So this is a tough one for Charlie. And she must make many life-changing decisions. Just when she begins to think she might be able to have it all—a terrific career and a new husband and a new life--revenge, extortion and murder may bring it all to a crashing halt.

Drive Time just got a fabulous starred review from Library Journal. Just a snippet of the rave: “Placing Ryan in the same league as Lisa Scottoline…her latest book catapults the reader into the fast lane and doesn't relent until the story careens to a stop. New readers will speed to get her earlier books, and diehard fans will hope for another installment.”

And dear Robert B. Parker’s quote is on the cover—he says “I loved Drive Time!”

What’s your writing schedule like and how long does a novel take to write, from idea to finished manuscript? Do you outline?

Prime Time took maybe..two years. The others have taken maybe 6 months each.

Outline? Yes. No. When I started with Prime Time, I had no outline. Just one of the many things I didn’t understand about mystery writing. My first manuscript was 723 pages long! AH. I had to cut 400 pages!

When we sold Prime Time, the publisher initially wanted two books. And they wanted an outline for the second. So I did outline Face Time, and although I complained the entire time writing it—it was no fun at all—it turned out to be a terrific tool. Even though the final story was nothing like the outline!

So now, I outline. And then I write the real story--however it comes out.

Which do you prefer, investigative reporting or novel writing, and why?

No way I could decide that! I love them both.

Which novelist most influenced your own work? And which writer, past or present, would you like to spend some time with?

I love Edith Wharton’s cynical take on the world, and the way she illustrates the social structure even while being dramatic and entertaining. Her stories have such with such depth and texture, and her characters are wonderful. Julia Spencer Fleming. Margaret Maron’s wonderfully authentic dialogue and settings. Sir Arthur Conan Doyle for clever plots. Lisa Scottoline for her contemporary and hip take on the world. John Lescroart for story story story. PD James. Who I’d love to spend time with? Shakespeare. I have many, many questions for him. Whoever he was. Oh! And Stephen King. What a genius, on so many levels.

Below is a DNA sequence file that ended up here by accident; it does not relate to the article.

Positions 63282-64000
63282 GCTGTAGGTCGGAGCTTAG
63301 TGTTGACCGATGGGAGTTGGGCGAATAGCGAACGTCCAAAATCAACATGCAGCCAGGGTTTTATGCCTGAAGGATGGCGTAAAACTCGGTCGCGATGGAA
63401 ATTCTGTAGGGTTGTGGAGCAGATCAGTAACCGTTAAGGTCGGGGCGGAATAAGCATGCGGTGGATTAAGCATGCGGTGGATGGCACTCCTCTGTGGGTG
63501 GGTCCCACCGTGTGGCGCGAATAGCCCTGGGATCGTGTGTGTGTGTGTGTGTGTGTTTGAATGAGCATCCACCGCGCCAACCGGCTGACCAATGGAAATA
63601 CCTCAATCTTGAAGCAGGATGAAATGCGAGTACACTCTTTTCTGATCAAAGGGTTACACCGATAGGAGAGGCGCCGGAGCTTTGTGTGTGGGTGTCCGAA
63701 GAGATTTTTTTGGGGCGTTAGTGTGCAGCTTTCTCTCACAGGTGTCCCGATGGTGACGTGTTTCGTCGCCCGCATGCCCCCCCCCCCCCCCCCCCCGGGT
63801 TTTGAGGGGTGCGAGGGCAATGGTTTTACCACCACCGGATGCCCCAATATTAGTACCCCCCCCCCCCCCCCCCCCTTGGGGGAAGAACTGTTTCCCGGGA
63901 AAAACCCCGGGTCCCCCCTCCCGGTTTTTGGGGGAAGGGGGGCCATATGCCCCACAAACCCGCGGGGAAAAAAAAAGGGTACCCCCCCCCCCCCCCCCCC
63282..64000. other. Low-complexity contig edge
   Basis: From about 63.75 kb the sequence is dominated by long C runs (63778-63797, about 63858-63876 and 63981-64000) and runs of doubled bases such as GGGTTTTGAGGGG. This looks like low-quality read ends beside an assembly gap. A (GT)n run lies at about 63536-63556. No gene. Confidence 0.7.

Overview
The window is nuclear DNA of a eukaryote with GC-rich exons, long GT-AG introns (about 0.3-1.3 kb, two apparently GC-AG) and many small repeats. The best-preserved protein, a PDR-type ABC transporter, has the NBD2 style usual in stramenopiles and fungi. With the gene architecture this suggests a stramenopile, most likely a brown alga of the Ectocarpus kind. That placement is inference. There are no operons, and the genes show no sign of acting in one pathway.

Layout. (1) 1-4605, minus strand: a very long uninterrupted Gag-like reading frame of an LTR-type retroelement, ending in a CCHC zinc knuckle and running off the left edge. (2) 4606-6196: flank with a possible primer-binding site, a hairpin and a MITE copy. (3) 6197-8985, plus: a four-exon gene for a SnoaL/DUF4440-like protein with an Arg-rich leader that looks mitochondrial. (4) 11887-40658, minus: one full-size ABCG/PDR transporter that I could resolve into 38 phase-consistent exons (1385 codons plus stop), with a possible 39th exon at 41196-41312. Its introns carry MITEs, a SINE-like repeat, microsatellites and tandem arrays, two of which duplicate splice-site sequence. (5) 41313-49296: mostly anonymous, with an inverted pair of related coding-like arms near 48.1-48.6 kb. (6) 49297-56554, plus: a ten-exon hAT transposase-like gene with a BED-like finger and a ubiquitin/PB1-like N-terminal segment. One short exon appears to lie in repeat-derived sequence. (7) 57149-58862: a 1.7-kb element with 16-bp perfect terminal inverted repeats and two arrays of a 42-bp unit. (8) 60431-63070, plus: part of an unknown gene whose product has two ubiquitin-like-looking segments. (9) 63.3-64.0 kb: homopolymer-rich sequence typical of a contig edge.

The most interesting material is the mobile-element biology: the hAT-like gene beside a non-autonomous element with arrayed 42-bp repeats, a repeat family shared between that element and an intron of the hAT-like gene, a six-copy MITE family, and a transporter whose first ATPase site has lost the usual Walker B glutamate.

Advice to fledgling writers and journalists?

For journalists: Don’t be afraid. Be very afraid. Be scrupulously careful. Think. And think again. Never give up.

For writers? On my bulletin board there are two quotes. One is a Zen saying: “Leap and the net will appear.” To me, that means: Just do it. The other says “What would you attempt to do if you knew you could not fail?” And I think that’s so wonderful—just have the confidence to carry on. Writing is tough, arduous, not always rewarding in the moment—but no successful author has ever had an easy path.

Thanks, Hank, for taking part in the series.

Hanks's website:
Her blog sites:

Hank is giving away a copy of her new novel, Drive Time, to someone who leaves a comment here. The winnner will be announced Monday at the top of the blog site.


  1. Wonderful inspiring post, Hank! You are an amazing woman. And I love the Zen saying!

  2. Oh, thank you Vicki!
    And Jean, I am honored to be here. Thank you so much!

  3. And oh, Jean--let's have a giveaway! I'll give a signed copy the readers choice of the Charlotte McNally mysteries to three commenters!

    And if this is really Jean's last interview--let's make it in honor of Jean, and her wonderful contributions to the world of mystery.

  4. This is one terrific interview, Jean ~ I enjoyed it tremendously! Thanks for the chance to get to know Hank a little bit more. Two spectacular careers! Congratulations to Hank for so many wonderful accolades ~ you deserve them all!

  5. You have an interesting life behind you, Hank, and I'm sure an even more interesting one ahead.
    I'm impressed by all you do and have done.

    And here I thought you were just another pretty mystery writer.

  6. Hank - thanks for writing such great books! I love Charlie and can't wait to read her latest adventure.

  7. Fascinating interview. I love to learn more about my favorite authors!

  8. My pleasure, Hank. A notice has been sent out about the book giveaway. I hope everyone who comments will leave a complete name so that we can track down the winner. :)


  9. AW, Earl, thank you! And nice to see all of you.

    And yes, well, we'll post the winner--when, Jean?--and people can come back to check.

    And I'm thinking the world works in mysterious ways--Drive Time is all about automobile recalls! And with the massive Toyota recall all over the news now--DRIVE TIME is truly ripped from the headlines.

    Have any of you had your cars recalled?

  10. What a fun interview - I've enjoyed Prime Time and Face Time and can't wait to read Drive Time. I enjoyed hearing about your career - having gotten out of college in '69, I know the work world was a "different place" for women in those days!!

  11. Fascinating career, Hank. Investigative reporter sounds like a great background for a mystery writer.

    boots9k at wowway dot com

  12. Great interview. You're a great character yourself, Hank, a suitable heroine. And now you've got me going already for Drive Time!

  13. If Drive Time is as good as Air Time, we're in for a treat.

  14. I still get scared going into the shower late at night when I'm alone, Hank, thanks to Psycho. After I read your book and am afraid to drive again I will be saying, "Thanks! Hank! I'm back on the bike!"